Jennifer Kesselheim has been named the founding director of Harvard Medical School’s new Master of Medical Sciences in Medical Education program, a unique two-year master’s program designed to provide rigorous research training in the field of medical education.
While many medical schools in the U.S. and abroad offer one-year master’s degrees in medical education, the new HMS two-year Master of Medical Sciences degree will include a full year of research leading to a publishable master’s thesis.
A pediatric hematologist-oncologist, Kesselheim is an HMS assistant professor of pediatrics at the Dana-Farber Cancer Institute and Boston Children’s Hospital. She has published on a variety of medical education topics pertaining to medical ethics, humanism and professionalism, and was recently named an Arnold P. Gold Foundation Assistant Professor.
Kesselheim currently serves in a number of leadership roles in education both locally and nationally, including associate director for faculty and trainee education for the Dana-Farber/Boston Children’s Cancer and Blood Disorders Center, medical educator in the Office of Graduate Medical Education (GME) at Boston Children’s and chair of the Certification and Continuing Education Committee of the American Society of Pediatric Hematology-Oncology.
In addition to her M.D., Kesselheim has earned two master’s degrees—one in medical ethics (University of Pennsylvania) and the other in medical education (Harvard Graduate School of Education)—and completed the Program in Clinical Effectiveness at the Harvard School of Public Health.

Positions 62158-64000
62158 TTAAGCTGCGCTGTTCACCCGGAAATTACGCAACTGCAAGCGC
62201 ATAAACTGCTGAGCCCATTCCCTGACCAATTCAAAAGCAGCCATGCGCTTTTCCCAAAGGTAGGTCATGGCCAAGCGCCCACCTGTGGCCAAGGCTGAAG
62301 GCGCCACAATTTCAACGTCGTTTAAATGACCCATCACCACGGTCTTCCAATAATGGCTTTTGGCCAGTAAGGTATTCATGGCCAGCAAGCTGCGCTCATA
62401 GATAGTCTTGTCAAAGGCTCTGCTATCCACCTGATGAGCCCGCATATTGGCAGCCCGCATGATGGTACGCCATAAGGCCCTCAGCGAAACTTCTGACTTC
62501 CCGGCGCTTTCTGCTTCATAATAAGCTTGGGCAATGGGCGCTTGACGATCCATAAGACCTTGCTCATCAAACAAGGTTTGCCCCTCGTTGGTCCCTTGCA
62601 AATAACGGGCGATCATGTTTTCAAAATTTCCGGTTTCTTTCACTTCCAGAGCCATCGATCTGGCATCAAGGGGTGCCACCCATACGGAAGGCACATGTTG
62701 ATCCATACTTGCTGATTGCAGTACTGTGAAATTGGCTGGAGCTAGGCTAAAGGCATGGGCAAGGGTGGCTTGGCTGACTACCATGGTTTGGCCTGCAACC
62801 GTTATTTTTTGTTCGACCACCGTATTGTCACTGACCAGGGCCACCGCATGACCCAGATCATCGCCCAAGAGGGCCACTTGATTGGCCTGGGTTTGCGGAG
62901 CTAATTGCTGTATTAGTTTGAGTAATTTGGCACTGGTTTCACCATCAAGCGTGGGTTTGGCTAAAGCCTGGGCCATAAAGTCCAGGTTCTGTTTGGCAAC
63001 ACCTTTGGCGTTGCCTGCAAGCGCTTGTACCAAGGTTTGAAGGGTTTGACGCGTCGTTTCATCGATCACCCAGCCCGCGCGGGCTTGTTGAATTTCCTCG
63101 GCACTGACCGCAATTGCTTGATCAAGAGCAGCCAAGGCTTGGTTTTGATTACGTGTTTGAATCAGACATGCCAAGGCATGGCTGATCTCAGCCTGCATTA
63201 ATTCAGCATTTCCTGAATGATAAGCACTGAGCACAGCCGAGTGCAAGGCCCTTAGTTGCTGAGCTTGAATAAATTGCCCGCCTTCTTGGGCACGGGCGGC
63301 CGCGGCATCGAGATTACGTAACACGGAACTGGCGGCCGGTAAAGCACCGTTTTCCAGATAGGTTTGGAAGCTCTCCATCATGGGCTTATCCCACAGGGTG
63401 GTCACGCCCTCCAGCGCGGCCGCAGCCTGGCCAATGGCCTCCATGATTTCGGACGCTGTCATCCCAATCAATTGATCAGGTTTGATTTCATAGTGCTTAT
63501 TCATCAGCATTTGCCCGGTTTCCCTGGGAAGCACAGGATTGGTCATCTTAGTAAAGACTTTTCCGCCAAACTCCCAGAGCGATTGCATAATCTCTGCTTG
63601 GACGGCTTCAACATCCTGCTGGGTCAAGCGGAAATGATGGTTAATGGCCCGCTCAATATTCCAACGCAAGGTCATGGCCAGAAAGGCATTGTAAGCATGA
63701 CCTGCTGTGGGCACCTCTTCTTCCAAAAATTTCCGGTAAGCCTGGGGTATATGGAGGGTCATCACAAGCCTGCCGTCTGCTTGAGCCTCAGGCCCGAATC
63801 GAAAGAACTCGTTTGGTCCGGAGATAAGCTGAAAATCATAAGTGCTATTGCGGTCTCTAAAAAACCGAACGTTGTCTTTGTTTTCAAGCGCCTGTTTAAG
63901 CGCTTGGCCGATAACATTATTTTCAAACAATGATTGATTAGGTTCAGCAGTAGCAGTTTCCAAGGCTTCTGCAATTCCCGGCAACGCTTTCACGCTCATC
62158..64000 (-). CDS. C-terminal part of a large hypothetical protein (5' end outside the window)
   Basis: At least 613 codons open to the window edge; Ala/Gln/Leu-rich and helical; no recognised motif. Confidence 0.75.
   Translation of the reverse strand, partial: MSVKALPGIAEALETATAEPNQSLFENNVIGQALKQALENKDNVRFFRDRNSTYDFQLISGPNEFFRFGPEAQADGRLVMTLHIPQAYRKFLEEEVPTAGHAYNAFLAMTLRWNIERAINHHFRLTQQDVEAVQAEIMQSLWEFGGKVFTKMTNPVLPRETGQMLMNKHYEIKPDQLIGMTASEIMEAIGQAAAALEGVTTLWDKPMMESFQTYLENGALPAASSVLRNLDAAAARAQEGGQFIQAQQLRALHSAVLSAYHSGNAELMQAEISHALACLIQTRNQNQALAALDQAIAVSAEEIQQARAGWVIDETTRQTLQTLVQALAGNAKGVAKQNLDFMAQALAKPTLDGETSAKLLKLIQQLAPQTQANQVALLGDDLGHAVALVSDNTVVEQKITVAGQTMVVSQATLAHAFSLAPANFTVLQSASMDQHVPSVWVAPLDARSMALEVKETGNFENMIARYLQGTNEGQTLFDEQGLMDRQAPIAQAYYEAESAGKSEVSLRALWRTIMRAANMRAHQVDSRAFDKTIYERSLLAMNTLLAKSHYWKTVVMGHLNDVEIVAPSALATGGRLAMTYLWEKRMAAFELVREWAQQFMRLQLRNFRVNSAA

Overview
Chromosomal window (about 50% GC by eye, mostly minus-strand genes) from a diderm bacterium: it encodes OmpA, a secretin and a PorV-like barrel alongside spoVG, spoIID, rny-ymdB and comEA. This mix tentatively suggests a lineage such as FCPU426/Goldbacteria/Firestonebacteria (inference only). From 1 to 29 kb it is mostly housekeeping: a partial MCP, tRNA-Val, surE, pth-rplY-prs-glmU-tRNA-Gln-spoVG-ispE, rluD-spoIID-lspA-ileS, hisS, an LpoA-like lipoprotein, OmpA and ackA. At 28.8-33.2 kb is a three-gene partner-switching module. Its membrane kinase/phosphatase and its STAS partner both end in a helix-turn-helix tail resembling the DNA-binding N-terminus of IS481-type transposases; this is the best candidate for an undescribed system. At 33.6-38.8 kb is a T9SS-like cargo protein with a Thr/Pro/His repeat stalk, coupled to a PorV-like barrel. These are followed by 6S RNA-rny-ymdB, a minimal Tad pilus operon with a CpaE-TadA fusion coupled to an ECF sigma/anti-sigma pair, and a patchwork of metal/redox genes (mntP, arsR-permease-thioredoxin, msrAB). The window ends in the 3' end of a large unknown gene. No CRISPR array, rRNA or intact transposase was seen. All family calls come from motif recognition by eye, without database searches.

“It is an honor to lead this new degree program that will fill such an important need in training the next generation of medical education researchers,” Kesselheim said after her appointment. “With the rapid changes in both health care and education, it is critical that we base our educational programs on rigorous outcomes research, which will require people trained through a program like this one. I am grateful for this exciting opportunity to make a difference.”
The concept and design of the new MMSc in Medical Education program was developed by a faculty committee over the past year and a half and approved pending the search for a program director. Representation on the committee came from across HMS and HMS-affiliated institutions as well as from the Harvard Graduate School of Education, the Harvard Macy Institute and the MGH Institute for Health Professions.
The plan is to recruit the first cohort of students over the next several months for matriculation in the master’s program in the fall of 2014, building up to a class of 10 students per year over the first few years.
Edward Hundert, director of the HMS Center for Teaching and Learning and co-chair of the faculty committee, said word has gotten out about the new degree program.
“We have been getting inquiries from potential students from around the world, as well as from a number of residents and fellows whose training programs have a two-year research requirement,” he said. “For someone interested in medical education as a major part of their career, this master’s degree would be a perfect way to complete that GME research requirement.”
Those interested in pursuing the new MMSc in Medical Education degree may contact Kesselheim at MMSc_Med_Ed@hms.harvard.edu.
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